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THE SILHOUETTE • C7

THURSDAY, MARCH 31, 2011

BUSINESS SANTINO MARINUCCI BUSINESS EDITOR

Ever since 2006, YouTube has been pumping useless videos into our heads and increasing procrastination everywhere from students at university to 30-somethings confined to cubicles. When you think about it, where would your life truly be without YouTube? It benefits so many people, including large businesses and musicians who choose to create viral media. It has now gotten to such an extent, where people are quitting their day jobs and relying solely off revenue collected from their video hits. That’s right, people like RayWilliamJohnson, Fred, and Keyboard Cat all make thousands of dollars a day, just for being popular. However there is a large component to this popular video sharing site that has been growing in popularity ever since it was created, and that is people getting rich and famous through it. Believe it or not, there is an entire structure behind how one can make money through advertising revenue on YouTube. The first thing that you have to do when you upload a video and it is getting popular is to join the YouTube partner program, which is an account where the revenue is shared between you and the company based on how many views you get on each of your videos. That’s not all, if you really want to make some money, signing up for Google’s Ad-Sense will increase your chances for payment as it will redirect viewers to partner sites that YouTube and Google advertises for and will increase traffic to those sites. With that said, is making money for something so trivial really worth it? Morally I definitely think that this is questionable, however financially can you really argue with thousands of extra dollars in your bank account for singing about the days of the

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week? To give you a dumbed-down version of how the ad-revenue works revenue only comes from banner ads served near your content. However, YouTube is not stupid, and estimates a 2.59 per cent rate of people who click away before the video loads. This is added into the page views and divided into how much ad-money you make per page view. Well, take some famous examples from popular culture that will surely have you wishing you had come up with possibly the worst song of the decade. Yes I’m talking about Rebecca Black and her nails on a black board song “Friday.” With some help from her iTunes sales, Black is currently raking in $27,000 a week in revenue for this atrocity. Granted she has made considerable donations to Japan, I’ll give her that. But it just goes to show how little talent you need to make some extra money. This is not even the tip of the iceberg, Yahoo finance has compiled a list of the top YouTube earners of 2010 and the results were confounding. Shane Dawson, who was listed at number one on the list of earners, raked in $315,000 last year. Those of you who do not know who this man is, he does comedy skits and parodies online and got around 431,787,450 views to earn this much. Number two on the list goes to The Annoying Orange, who banked $288,000. Now, I’m all for a good orange now and then, but it blows my mind that people are actually entertained by this waste of time. Seriously guys, a talking fruit? This annoying piece of fruit got 349,753,047 views and re-enforced my lack of faith in mankind. Whether you are a hater, trolling on videos or legitimately surfing to find a good video to watch, keep in mind that they are making money off of you. So next time you are wondering which seat Rebecca Black will take; it is probably the driver seat to that Porsche she just bought.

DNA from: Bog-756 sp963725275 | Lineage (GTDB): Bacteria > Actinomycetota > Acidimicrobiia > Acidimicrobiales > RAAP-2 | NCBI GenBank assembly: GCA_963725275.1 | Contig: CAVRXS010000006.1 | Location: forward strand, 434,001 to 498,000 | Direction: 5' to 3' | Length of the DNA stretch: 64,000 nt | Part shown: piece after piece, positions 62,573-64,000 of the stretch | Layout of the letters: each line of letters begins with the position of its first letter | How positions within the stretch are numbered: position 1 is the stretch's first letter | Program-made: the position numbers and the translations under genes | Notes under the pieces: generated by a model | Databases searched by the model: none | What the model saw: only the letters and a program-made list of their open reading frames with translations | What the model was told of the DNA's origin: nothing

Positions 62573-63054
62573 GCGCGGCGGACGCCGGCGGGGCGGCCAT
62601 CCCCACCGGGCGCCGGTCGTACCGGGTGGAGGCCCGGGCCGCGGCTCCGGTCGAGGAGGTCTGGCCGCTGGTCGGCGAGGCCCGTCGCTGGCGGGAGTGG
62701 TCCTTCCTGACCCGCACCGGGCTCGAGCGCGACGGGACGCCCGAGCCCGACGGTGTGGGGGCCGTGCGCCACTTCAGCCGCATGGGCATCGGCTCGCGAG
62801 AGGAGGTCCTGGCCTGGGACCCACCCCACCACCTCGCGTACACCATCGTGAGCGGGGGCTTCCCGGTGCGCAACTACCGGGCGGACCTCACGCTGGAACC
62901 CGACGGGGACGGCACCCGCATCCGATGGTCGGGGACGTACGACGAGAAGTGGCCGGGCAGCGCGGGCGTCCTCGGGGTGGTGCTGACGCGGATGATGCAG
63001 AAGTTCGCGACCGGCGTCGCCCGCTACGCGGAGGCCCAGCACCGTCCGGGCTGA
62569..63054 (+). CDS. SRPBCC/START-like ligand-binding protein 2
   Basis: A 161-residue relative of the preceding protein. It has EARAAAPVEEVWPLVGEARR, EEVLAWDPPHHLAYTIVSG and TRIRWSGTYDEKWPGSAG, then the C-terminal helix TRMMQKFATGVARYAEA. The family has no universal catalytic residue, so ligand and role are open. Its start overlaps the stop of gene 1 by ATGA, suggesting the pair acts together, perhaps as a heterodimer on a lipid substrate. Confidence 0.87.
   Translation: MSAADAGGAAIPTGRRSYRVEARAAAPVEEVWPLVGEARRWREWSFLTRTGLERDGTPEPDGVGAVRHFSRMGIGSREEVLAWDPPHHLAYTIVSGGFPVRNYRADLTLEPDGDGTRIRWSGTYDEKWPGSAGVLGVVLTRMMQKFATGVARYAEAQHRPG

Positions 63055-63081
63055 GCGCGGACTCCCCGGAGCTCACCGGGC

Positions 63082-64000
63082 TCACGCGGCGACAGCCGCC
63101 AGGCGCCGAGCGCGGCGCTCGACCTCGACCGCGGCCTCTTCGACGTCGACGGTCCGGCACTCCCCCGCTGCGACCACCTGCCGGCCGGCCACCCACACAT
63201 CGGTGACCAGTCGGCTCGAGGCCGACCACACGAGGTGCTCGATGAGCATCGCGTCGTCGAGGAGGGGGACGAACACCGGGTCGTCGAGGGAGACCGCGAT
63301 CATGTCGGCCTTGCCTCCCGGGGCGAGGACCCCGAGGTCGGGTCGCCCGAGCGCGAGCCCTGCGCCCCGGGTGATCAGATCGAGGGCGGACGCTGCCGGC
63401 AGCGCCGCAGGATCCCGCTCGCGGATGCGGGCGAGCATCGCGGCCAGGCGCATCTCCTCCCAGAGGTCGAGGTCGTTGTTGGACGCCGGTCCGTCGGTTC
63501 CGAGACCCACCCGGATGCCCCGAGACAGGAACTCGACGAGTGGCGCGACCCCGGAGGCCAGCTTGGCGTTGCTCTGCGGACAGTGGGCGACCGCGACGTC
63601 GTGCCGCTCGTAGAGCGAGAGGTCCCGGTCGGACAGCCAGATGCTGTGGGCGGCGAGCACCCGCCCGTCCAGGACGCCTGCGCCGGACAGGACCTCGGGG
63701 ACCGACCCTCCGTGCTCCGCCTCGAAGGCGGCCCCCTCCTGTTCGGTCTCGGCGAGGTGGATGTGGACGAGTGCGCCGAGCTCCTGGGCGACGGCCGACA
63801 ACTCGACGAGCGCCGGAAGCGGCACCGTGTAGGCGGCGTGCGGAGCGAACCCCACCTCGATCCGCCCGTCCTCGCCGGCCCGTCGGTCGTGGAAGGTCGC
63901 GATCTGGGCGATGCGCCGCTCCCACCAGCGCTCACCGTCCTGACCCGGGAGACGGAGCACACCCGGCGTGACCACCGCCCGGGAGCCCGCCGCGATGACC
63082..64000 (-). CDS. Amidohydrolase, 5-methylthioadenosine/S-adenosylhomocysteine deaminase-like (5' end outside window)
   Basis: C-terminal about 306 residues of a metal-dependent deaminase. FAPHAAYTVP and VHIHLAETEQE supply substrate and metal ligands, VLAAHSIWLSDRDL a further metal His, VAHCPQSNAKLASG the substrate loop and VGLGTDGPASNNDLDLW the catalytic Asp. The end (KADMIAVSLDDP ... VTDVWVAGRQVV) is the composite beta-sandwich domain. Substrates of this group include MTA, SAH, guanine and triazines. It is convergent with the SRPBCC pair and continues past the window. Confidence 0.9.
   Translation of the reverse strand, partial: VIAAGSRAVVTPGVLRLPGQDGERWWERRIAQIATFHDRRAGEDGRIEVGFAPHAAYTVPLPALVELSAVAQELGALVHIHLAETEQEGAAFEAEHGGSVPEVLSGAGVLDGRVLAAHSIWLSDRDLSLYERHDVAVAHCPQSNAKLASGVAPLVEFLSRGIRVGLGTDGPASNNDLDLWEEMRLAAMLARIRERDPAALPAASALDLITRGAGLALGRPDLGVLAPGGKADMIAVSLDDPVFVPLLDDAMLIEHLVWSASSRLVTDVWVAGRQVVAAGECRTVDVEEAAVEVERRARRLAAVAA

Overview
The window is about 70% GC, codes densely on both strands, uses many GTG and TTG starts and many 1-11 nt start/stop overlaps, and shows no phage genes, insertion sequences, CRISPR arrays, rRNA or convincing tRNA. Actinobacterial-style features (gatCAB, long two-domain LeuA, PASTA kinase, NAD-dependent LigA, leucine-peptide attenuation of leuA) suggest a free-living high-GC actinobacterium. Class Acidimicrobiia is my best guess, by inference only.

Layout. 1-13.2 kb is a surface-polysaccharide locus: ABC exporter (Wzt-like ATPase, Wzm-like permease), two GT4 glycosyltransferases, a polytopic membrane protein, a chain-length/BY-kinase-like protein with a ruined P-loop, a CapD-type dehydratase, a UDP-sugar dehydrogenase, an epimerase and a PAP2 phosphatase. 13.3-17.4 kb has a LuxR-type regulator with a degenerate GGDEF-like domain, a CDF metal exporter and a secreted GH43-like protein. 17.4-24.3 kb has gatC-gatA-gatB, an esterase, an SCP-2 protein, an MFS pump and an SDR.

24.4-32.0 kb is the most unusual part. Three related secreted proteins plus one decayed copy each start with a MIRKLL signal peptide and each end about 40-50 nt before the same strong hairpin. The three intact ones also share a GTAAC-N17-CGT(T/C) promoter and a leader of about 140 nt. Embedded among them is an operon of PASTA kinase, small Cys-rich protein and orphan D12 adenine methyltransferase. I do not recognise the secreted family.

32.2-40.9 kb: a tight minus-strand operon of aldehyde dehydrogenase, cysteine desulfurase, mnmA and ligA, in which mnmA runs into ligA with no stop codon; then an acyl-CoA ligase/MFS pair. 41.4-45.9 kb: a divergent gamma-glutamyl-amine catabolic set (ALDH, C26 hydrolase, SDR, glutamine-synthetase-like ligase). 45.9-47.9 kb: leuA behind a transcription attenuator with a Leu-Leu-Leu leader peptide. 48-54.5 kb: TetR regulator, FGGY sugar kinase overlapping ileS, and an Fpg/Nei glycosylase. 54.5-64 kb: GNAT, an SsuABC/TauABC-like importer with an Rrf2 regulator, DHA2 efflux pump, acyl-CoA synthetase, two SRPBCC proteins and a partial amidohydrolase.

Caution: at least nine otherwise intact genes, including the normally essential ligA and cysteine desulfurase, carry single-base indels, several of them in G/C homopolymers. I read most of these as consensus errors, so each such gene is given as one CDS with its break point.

[This Week in Business] Saying goodbye Taking a chance to reflect on the ups and downs of the business section and the inspirations which spawned them. Pg. C10

How to get a summer job Is innovation progressive? Jonathan Fairclough takes us through a step-by-step process on how get a summer job. Pg. C10

Are companies like Apple really progressive, or are they just dressing up the same technology as new? Pg. C11

March 31st, 2011  

March 31st, 2011 issue of The Sil